Making Sense of Lambda Calculus 1: Ignorant, Lazy, and Greedy Evaluation

Lambda Calculus is not hard, but some parts of it are confusing. While I've sorted out the confusing terms, I'm still getting tripped over

This post is me trying to clear up Lambda Calculus evaluation properties.

Being Ignorant

My programmer background doesn't make it easier. I'm used to the fact that arguments are evaluated before the function call.

int i = 0;
f(i++, i++, i);
// equivalent to f(0, 1, 2)
Order of evaluation in most programming language

Lambda Calculus is working the other way around. Arguments are evaluated only when the function is applied to them. And the function is evaluated before the arguments. You can have a looped computation as argument to your function. And that doesn't necessarily makes your function stuck. Depends on what is the order of computation. Here's an example:

int i = 0;
f(i++, i++, i);
// equivalent to
// f1 = f
// f2 = f1(i++)
// f3 = f2(i++)
// result = f3(i)
Order of evaluation in Lambda Calculus

So there actually is computation in between argument evaluation. Scary, right? But that's how it works.

Being Lazy

It's often the case with LC examples that they omit parentheses. Some of these are uncertain in what to do first.

f g h
Example of confusing application order

This one first applies f to g and then applies the result of that to h. Spelling that out doesn't make it clearer for me. But here's the point: the argument are lazily collected. So you only take an argument when you need one. And, again, you don't evaluate arguments until you need to use them.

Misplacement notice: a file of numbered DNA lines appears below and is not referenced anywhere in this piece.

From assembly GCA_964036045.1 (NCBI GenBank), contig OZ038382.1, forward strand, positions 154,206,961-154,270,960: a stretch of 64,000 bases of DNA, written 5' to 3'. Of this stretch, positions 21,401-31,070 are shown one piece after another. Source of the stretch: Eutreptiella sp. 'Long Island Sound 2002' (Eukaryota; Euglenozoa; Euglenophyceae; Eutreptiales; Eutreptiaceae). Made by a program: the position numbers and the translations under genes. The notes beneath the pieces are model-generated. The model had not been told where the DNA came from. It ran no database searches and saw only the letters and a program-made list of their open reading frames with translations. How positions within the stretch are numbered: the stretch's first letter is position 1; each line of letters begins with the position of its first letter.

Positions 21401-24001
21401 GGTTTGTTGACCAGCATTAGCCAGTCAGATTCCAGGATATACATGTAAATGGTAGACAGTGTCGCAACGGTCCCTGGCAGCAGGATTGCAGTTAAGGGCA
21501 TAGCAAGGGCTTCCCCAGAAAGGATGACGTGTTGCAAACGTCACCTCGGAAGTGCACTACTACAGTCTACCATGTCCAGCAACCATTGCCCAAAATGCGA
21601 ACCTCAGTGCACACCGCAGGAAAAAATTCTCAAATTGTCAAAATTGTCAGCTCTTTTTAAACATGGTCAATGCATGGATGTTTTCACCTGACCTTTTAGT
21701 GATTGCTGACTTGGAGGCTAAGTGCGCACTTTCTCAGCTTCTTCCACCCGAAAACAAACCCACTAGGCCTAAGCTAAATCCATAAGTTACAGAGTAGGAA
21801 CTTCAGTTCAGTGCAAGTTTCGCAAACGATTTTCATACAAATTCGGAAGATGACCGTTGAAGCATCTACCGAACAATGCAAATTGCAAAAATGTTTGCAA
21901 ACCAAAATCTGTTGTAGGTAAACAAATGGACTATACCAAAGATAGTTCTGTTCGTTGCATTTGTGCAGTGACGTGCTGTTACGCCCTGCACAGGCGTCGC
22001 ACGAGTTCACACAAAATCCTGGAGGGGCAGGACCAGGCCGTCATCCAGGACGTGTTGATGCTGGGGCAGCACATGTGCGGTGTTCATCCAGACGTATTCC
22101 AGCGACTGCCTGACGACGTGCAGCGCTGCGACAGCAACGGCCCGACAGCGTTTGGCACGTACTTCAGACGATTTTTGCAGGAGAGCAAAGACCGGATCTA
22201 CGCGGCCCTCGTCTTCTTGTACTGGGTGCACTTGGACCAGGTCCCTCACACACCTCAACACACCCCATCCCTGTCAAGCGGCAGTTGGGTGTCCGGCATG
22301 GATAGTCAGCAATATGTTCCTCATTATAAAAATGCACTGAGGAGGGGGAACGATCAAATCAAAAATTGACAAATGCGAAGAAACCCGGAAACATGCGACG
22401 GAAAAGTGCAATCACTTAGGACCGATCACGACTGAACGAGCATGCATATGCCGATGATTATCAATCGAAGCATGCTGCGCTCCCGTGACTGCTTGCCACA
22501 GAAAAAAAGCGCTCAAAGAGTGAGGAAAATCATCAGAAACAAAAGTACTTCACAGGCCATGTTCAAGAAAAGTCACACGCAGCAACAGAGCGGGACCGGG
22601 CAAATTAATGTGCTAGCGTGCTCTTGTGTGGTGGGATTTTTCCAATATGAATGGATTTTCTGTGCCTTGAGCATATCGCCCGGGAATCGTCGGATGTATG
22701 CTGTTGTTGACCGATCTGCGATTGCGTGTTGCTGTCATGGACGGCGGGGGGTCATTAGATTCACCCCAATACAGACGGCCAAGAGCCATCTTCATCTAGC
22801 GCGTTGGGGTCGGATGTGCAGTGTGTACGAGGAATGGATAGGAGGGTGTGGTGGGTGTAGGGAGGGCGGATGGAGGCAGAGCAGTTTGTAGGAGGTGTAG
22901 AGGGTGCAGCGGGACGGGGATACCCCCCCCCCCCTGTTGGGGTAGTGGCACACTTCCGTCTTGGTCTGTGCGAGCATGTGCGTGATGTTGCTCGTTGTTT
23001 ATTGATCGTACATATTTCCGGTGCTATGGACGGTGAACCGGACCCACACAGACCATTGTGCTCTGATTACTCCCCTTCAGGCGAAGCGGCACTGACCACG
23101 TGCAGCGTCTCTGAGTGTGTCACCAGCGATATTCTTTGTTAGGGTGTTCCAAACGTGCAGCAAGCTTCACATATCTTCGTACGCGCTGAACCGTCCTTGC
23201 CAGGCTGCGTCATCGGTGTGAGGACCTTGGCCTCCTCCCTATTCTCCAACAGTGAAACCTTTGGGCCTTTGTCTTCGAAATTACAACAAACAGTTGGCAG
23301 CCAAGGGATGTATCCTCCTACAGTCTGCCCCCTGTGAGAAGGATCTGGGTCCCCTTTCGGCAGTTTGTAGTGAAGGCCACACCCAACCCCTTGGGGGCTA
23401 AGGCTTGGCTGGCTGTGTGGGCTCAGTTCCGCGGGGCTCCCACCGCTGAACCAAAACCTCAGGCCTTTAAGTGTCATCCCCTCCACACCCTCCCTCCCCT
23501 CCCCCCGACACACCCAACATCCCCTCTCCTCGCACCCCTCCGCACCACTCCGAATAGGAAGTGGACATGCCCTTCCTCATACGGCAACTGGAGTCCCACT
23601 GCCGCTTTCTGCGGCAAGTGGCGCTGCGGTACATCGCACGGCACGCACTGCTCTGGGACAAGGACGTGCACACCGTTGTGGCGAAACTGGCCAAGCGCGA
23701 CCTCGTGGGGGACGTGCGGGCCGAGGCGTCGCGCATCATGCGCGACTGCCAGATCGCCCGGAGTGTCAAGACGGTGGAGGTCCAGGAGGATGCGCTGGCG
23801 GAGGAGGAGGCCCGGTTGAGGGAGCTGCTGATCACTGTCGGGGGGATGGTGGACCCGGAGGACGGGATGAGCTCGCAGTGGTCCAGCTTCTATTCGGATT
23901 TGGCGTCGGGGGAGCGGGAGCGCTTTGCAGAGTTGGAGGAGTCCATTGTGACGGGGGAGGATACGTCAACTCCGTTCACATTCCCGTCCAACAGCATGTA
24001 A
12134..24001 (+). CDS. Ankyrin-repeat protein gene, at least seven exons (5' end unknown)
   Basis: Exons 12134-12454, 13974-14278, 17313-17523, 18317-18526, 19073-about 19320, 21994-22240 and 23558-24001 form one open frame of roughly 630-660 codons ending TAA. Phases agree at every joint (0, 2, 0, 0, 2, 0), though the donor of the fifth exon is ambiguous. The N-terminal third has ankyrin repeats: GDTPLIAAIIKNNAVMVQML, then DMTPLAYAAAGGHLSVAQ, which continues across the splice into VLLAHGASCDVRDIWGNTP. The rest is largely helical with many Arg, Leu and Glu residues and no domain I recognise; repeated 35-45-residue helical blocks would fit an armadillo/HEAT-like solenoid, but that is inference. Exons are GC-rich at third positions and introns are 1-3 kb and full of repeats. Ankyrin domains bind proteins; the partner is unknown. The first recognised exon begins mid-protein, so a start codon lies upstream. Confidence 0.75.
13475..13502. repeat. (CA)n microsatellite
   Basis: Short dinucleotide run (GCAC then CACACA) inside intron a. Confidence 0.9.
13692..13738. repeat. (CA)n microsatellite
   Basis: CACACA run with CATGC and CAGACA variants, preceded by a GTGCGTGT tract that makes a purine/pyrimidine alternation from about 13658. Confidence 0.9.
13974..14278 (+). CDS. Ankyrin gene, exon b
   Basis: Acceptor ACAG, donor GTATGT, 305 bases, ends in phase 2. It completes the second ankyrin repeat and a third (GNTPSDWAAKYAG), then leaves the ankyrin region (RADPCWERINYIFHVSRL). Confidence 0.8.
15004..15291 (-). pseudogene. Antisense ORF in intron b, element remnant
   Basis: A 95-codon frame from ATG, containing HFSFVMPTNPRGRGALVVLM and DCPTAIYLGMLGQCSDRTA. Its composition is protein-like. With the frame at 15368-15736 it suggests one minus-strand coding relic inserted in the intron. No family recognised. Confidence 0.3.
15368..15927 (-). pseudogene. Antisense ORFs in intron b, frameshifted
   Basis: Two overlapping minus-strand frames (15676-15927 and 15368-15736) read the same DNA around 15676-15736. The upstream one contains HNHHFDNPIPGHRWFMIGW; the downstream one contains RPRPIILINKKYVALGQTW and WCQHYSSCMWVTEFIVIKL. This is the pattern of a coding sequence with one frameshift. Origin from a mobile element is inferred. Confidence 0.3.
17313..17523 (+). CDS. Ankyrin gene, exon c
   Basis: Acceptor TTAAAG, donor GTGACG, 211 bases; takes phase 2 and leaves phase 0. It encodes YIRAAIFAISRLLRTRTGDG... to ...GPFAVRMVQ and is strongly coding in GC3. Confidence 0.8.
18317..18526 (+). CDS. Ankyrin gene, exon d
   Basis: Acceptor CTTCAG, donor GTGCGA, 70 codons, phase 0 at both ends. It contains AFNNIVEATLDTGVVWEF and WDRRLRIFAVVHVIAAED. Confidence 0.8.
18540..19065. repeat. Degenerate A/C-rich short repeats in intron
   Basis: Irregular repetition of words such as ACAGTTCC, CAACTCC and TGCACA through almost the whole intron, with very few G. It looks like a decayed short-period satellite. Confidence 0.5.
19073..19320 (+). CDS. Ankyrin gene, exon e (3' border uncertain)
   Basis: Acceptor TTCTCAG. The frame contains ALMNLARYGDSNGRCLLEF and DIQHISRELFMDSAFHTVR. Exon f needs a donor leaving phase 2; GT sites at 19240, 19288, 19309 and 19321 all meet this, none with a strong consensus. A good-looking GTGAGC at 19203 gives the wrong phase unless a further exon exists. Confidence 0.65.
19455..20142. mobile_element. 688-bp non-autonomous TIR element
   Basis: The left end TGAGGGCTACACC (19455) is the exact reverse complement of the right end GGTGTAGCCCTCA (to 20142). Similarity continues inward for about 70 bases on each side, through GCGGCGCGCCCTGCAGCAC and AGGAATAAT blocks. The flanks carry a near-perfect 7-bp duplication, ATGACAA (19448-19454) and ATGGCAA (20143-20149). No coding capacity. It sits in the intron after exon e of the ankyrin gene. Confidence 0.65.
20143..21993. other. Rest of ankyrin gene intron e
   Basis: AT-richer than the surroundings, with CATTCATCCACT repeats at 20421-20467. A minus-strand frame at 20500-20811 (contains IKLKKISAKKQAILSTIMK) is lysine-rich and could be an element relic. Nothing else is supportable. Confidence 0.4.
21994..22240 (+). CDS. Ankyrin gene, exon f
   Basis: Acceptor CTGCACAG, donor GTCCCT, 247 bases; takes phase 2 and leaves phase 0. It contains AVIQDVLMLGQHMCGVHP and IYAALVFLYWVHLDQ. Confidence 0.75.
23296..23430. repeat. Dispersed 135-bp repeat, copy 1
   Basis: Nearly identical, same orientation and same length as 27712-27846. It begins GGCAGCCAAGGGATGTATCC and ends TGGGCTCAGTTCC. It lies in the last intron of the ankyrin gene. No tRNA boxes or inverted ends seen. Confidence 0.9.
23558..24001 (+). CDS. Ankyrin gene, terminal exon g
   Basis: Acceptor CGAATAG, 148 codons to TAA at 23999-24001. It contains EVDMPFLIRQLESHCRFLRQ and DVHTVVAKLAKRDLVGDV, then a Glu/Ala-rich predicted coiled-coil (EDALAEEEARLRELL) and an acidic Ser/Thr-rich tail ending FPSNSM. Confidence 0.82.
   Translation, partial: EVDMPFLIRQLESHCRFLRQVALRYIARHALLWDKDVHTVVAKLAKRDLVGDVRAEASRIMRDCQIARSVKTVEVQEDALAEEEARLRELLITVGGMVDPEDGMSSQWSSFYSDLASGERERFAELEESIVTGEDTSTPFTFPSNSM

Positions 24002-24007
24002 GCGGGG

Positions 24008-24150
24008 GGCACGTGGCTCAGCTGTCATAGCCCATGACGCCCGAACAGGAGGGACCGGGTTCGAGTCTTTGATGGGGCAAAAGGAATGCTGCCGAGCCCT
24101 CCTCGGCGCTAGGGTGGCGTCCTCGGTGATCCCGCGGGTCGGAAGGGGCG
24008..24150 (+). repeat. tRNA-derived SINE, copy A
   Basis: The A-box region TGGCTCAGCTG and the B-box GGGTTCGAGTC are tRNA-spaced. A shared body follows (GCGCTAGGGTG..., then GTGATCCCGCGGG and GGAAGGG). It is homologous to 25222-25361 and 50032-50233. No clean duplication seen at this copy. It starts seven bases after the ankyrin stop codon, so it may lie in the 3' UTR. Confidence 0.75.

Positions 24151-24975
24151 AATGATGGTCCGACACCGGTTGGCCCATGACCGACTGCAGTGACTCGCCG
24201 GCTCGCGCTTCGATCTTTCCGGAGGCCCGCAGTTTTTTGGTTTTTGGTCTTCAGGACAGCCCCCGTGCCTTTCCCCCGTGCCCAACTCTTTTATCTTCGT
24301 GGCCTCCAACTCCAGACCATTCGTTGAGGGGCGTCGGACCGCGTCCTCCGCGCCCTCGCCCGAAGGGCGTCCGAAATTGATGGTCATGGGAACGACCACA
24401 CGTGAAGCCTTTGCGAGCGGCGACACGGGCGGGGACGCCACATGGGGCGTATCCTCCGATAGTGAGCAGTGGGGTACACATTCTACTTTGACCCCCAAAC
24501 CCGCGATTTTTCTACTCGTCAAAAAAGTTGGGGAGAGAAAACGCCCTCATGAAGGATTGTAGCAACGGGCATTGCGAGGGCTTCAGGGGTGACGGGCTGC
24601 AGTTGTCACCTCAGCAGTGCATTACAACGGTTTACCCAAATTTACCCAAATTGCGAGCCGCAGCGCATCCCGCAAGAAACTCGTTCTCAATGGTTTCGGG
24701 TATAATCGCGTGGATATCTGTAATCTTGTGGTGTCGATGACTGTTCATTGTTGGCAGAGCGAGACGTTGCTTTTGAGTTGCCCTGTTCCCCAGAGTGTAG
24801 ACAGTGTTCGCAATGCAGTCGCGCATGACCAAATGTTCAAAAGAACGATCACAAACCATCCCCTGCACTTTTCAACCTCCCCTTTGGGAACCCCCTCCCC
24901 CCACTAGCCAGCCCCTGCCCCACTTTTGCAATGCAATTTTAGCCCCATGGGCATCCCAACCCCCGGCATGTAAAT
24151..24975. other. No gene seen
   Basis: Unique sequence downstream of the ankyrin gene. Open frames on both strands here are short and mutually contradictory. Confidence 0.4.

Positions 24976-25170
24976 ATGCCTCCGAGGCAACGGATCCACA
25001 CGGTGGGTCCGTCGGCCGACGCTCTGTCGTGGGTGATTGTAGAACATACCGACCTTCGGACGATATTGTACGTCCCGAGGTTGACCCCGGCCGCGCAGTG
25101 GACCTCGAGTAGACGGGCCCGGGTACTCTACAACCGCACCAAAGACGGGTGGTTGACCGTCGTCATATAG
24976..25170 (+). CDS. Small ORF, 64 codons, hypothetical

Being Greedy

Okay, so the order of application is lazy and minimalist. It only takes arguments when it needs them. If a function needs only one argument, it only takes one.

(λx.5) y z // only consumes y and returns 5 (to be applied to z later)
Example of unused argument computation

What's extremely inconsistent is that abstraction is greedy. It extends as far to the right as possible. The previous example would be a single lambda if we remove parentheses

λx.5 y z // a single huge lambda.
Example of abstraction greediness

That's why most examples you see out in the wild parenthesize the function: they need to restrict the abstraction from eating up too much expressions.

Up next: Numerous Quirks of Numbers

Lambda Calculus might seem really nasty at this point: it's Ignorant, Lazy, and Greedy. But I'm being misleading here: LC is still a powerful idea. And my negative impressions might be a consequence of getting repulsed by its specificities. So let's bear with it and get to appreciate it while diving deeper.

We've established the order of typical Lambda Calculus operations and understood basic terms used in Lambda Calculus. Now to the actual practice: Church Numerals encoding numbers! Arithmetic, numbers as function applications, elegant multiplication and exponentiation, and... ugly subtraction.